This magnificent illuminated manuscript is an extremely rare psalter (book of psalms, this one combined with hours) produced in London during the reign of Edward I.

Made up of 160 folios, the book includes a calendar featuring a sequence of London saints, thereby identifying its place of origin.

The psalter is listed in the 1692 library catalogue of Sir Roger Mostyn. It remained in the family until the 1970s, after which it passed into another private collection. Earlier identifiable owners include Simon Islip, Archbishop of Canterbury, who died in 1366.

Relatively few luxury books made in London survive from the medieval period. The patron for the Mostyn Psalter-Hours is not known, but the image of a bishop which appears in the illuminated initial letter for Psalm 101 suggests it might have been a bishop.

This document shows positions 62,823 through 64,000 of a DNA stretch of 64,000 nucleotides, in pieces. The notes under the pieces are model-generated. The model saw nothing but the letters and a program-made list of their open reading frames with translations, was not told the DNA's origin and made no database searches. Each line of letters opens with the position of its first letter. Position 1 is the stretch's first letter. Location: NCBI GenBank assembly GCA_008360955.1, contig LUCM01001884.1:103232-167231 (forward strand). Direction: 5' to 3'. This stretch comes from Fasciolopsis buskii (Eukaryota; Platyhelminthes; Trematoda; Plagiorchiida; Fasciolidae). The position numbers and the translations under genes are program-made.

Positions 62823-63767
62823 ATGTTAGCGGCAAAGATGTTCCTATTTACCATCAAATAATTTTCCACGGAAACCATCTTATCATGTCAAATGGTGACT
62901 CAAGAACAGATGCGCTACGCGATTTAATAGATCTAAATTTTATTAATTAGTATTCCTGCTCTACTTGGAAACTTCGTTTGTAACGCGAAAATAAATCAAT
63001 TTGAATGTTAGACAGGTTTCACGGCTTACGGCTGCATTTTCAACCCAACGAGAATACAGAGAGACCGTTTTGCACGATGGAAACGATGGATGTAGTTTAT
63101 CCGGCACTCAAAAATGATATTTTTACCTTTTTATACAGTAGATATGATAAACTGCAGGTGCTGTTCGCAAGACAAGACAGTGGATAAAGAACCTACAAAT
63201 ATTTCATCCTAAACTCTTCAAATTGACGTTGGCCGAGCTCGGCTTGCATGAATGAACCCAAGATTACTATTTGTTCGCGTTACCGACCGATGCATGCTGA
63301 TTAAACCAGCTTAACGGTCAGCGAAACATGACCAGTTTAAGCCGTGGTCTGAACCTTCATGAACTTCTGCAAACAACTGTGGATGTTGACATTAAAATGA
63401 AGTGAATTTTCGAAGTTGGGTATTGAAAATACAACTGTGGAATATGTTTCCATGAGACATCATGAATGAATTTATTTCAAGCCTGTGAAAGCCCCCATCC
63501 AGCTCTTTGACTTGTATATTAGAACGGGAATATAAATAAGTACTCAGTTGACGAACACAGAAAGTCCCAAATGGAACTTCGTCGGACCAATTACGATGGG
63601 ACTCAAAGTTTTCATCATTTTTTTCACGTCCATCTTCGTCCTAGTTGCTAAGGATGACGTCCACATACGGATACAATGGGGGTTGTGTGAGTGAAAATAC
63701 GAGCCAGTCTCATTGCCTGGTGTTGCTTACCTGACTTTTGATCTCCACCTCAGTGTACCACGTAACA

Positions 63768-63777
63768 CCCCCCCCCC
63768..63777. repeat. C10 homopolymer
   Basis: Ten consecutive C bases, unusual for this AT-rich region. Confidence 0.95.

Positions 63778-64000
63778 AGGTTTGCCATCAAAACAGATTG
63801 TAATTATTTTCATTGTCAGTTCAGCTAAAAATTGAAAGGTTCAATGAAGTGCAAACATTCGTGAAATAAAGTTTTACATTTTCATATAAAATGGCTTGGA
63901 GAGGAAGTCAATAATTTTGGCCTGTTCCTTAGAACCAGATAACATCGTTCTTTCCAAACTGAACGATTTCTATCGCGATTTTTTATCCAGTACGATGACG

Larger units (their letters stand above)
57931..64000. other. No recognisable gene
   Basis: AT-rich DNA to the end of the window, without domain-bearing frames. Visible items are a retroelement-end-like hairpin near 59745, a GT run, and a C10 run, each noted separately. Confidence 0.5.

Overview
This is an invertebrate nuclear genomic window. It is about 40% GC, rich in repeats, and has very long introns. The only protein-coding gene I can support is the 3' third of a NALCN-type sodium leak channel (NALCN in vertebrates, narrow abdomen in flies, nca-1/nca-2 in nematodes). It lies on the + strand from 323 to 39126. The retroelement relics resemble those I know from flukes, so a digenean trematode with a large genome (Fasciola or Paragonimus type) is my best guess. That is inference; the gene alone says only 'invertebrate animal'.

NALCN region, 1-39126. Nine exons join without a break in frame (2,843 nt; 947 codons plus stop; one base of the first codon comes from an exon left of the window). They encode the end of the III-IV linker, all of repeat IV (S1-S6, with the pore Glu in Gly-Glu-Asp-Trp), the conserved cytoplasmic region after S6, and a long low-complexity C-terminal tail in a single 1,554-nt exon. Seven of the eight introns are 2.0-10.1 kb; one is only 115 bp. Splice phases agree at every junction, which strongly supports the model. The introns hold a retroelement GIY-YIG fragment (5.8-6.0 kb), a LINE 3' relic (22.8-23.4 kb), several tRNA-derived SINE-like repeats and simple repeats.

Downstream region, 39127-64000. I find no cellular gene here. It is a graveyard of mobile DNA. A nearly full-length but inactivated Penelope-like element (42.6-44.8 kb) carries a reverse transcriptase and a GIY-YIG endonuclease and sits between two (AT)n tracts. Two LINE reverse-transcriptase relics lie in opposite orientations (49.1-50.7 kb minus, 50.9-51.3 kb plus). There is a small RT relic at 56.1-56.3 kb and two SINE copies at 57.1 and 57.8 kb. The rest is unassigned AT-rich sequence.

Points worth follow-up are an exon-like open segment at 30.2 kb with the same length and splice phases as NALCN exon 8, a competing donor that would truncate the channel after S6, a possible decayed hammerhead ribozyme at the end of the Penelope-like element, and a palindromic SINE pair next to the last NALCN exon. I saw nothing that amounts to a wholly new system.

The book represents a crucial piece of evidence for the history of English art. Almost no English painting from the 13th or 14th centuries exists outside manuscripts, and the illumination in the Mostyn Psalter-Hours is of the highest quality. Included in the calendar are 20 miniatures of the labours of the months, together with the signs of the Zodiac. Eight of the original 10 large historiated letters survive in the psalter.

The British Library holds the largest collection of medieval English psalters, including the psalter made for Prince Alphonso, son of Edward I. The Mostyn Psalter-Hours has now been fully digitised and is available to view on the library’s digitised manuscripts website.

This work was acquired with assistance from the Wolfson Foundation.


As inscribed on the manuscript, Johannes Sheregoldus, early 16th century; H. Milner, 15 March 1598; recorded in catalogue of items owned by Sir Roger Mostyn (1624 -1690) after his death; Sir Thomas Mostyn (1704-1758); thence by descent; unsold Sotheby&rsq

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